Statement in programming

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A grammatical construction in a programming language expressing a finite action when carrying out a program on a computer. In imperative programming languages (e.g. Algol; Fortran), a statement is a command to carry out a prescribed action. In applicative languages (e.g. Lisp), a statement is a notation of the result of having carried out the prescribed action. In some languages (e.g. Algol-68) the imperative and applicative properties are both used: Each statement generates a certain value, perhaps an empty one, and carries out (as an indirect effect) the prescribed action. There are usually two parts to the action of a statement: informational and logical.

The informational part consists of working out a value as a function of the memory state, or, more generally, of converting the memory state to another state.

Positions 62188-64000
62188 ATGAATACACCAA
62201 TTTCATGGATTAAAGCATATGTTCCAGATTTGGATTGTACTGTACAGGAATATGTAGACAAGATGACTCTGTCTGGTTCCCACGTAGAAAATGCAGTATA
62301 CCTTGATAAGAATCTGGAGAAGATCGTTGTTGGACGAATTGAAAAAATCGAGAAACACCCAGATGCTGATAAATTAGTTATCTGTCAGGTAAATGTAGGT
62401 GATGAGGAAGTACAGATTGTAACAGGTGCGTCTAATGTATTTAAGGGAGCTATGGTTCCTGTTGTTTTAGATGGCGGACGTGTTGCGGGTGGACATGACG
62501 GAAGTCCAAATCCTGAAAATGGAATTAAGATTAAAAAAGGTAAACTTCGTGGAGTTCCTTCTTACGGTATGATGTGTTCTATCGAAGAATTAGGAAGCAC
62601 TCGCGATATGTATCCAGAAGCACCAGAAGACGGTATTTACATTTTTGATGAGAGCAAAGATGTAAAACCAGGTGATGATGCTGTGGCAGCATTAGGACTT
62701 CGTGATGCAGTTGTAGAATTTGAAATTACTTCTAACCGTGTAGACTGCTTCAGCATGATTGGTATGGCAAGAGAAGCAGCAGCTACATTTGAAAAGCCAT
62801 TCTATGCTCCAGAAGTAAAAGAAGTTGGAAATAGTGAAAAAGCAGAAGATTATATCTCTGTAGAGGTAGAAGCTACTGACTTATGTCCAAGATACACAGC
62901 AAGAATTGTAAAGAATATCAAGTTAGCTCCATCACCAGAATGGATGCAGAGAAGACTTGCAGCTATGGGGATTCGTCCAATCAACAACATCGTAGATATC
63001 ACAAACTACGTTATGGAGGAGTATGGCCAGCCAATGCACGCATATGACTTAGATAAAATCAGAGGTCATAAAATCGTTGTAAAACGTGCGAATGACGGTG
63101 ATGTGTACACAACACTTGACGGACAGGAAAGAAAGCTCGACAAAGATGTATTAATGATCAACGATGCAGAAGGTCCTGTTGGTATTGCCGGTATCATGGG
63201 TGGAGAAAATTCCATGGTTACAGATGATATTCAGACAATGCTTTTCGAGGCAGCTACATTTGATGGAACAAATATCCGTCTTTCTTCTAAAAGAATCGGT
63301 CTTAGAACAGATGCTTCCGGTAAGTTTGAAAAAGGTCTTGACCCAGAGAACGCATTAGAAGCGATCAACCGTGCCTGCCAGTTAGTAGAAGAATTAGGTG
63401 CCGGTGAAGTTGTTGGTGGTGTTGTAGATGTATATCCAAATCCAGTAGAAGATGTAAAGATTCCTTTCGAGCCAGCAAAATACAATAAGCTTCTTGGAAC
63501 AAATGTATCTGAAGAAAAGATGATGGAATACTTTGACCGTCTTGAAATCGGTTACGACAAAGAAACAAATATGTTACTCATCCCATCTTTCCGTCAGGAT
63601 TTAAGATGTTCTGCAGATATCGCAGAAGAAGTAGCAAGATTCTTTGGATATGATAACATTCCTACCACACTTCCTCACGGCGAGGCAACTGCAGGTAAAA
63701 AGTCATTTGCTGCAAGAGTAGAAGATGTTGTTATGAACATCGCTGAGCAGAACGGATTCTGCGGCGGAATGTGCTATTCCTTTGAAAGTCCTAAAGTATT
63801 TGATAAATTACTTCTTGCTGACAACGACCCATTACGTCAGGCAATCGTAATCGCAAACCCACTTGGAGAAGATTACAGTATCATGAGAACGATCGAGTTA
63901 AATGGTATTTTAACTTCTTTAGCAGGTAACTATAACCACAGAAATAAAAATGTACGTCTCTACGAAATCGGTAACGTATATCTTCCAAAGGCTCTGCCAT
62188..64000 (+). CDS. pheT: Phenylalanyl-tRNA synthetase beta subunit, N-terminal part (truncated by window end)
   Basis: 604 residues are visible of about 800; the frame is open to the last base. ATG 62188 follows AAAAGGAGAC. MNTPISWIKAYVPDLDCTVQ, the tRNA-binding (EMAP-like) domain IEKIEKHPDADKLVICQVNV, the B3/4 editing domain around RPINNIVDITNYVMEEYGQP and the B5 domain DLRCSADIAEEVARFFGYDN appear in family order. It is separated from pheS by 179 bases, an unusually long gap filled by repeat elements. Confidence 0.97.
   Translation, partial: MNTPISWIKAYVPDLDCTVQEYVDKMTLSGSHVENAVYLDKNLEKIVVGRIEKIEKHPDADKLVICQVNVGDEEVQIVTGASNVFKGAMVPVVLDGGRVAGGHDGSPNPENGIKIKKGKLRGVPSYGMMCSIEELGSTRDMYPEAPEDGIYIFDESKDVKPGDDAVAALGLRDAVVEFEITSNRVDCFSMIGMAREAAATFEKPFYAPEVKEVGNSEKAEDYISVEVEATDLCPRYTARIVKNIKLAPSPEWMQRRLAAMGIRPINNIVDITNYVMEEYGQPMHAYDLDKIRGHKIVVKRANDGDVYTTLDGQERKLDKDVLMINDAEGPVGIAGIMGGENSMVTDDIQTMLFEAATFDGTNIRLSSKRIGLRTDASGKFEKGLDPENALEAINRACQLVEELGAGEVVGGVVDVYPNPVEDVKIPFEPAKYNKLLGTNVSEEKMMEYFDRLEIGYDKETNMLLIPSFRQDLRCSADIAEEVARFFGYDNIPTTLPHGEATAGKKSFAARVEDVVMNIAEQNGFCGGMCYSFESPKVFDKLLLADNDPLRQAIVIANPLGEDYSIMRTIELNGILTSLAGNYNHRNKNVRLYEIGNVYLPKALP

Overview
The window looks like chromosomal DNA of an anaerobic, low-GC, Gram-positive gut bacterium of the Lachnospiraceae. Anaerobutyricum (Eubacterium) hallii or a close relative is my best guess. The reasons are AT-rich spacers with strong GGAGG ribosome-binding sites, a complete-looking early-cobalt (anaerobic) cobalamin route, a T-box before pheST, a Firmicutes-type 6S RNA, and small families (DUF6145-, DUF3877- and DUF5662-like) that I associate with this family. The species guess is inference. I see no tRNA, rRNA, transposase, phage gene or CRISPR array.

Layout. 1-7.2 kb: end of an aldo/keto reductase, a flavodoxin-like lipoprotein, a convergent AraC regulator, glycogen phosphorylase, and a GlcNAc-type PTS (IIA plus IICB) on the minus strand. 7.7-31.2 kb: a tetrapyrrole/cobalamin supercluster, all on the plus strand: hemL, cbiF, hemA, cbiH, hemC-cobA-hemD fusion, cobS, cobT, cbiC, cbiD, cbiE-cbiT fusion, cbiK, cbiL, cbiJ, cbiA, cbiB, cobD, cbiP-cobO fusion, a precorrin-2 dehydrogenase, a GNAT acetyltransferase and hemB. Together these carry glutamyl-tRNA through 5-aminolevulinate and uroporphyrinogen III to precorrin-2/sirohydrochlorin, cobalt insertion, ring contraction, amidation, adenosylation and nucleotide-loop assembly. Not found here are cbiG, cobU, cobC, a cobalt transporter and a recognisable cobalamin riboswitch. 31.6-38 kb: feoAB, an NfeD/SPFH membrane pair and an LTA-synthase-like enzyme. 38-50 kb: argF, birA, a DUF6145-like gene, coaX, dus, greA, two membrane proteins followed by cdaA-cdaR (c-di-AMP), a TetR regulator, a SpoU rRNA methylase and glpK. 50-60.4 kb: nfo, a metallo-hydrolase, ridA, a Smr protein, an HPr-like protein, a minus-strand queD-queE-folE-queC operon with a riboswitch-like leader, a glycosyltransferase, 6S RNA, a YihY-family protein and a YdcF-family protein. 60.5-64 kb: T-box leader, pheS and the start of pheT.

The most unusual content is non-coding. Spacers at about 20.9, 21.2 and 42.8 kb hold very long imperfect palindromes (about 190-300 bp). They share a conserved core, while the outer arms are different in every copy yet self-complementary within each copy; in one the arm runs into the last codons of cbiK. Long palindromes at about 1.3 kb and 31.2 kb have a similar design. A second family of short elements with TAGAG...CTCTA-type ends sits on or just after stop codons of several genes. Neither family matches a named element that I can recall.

The logical part consists of selecting from the program another statement, which can be carried out after the given one. The determinacy or non-determinacy of the fulfillment of the program depends on the single-valuedness of the selection.

See also Algorithmic language.

How to Cite This Entry:
Statement in programming. Encyclopedia of Mathematics. URL:
This article was adapted from an original article by A.P. Ershov (originator), which appeared in Encyclopedia of Mathematics - ISBN 1402006098. See original article